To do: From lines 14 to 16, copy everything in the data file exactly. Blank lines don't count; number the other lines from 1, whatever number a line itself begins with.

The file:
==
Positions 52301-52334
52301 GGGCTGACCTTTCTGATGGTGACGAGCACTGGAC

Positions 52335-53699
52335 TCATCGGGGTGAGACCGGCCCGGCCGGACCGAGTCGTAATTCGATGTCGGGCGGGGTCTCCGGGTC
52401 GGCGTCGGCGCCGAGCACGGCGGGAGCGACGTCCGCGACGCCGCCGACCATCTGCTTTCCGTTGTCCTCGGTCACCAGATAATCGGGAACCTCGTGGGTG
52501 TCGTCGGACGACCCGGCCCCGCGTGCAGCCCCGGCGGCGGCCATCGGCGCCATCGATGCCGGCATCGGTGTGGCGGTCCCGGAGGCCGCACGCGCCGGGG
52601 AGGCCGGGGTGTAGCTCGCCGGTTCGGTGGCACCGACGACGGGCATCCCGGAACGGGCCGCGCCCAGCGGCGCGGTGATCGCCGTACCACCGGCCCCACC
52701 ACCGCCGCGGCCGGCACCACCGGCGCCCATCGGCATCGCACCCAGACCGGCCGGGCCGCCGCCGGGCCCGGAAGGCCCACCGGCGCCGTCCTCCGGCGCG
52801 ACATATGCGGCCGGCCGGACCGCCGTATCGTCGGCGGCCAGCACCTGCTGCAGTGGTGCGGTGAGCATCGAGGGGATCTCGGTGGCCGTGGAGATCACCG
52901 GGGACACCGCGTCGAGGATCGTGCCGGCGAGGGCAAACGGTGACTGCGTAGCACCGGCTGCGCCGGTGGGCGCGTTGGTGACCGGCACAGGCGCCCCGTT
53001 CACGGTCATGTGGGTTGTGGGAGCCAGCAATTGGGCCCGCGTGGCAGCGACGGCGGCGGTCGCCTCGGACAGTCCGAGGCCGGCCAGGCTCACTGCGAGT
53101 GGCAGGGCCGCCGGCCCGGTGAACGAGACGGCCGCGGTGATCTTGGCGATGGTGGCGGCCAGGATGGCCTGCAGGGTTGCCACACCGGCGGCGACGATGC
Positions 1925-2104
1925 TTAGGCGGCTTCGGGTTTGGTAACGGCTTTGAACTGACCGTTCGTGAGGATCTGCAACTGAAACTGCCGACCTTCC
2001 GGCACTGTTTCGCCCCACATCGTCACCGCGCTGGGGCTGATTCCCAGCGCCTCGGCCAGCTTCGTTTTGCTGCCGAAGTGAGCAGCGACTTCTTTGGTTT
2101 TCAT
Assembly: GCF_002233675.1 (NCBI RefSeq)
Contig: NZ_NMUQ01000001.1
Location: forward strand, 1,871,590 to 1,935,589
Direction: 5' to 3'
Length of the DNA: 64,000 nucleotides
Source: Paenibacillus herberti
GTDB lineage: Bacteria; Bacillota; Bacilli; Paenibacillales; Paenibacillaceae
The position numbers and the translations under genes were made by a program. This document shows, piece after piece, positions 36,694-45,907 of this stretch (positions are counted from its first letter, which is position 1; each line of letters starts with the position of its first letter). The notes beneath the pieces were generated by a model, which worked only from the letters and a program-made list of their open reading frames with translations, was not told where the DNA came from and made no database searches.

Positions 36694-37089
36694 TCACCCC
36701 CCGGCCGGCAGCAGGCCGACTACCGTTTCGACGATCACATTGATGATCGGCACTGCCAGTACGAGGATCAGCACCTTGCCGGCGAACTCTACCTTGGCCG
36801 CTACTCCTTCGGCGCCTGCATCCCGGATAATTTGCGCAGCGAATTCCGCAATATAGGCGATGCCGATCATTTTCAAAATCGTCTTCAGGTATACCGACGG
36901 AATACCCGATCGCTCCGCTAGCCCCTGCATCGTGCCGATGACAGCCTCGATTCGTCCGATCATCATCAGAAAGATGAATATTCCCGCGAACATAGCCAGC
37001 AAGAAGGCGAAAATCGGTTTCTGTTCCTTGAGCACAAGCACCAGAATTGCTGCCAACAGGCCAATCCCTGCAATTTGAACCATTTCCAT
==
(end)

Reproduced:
1925 TTAGGCGGCTTCGGGTTTGGTAACGGCTTTGAACTGACCGTTCGTGAGGATCTGCAACTGAAACTGCCGACCTTCC
2001 GGCACTGTTTCGCCCCACATCGTCACCGCGCTGGGGCTGATTCCCAGCGCCTCGGCCAGCTTCGTTTTGCTGCCGAAGTGAGCAGCGACTTCTTTGGTTT
2101 TCAT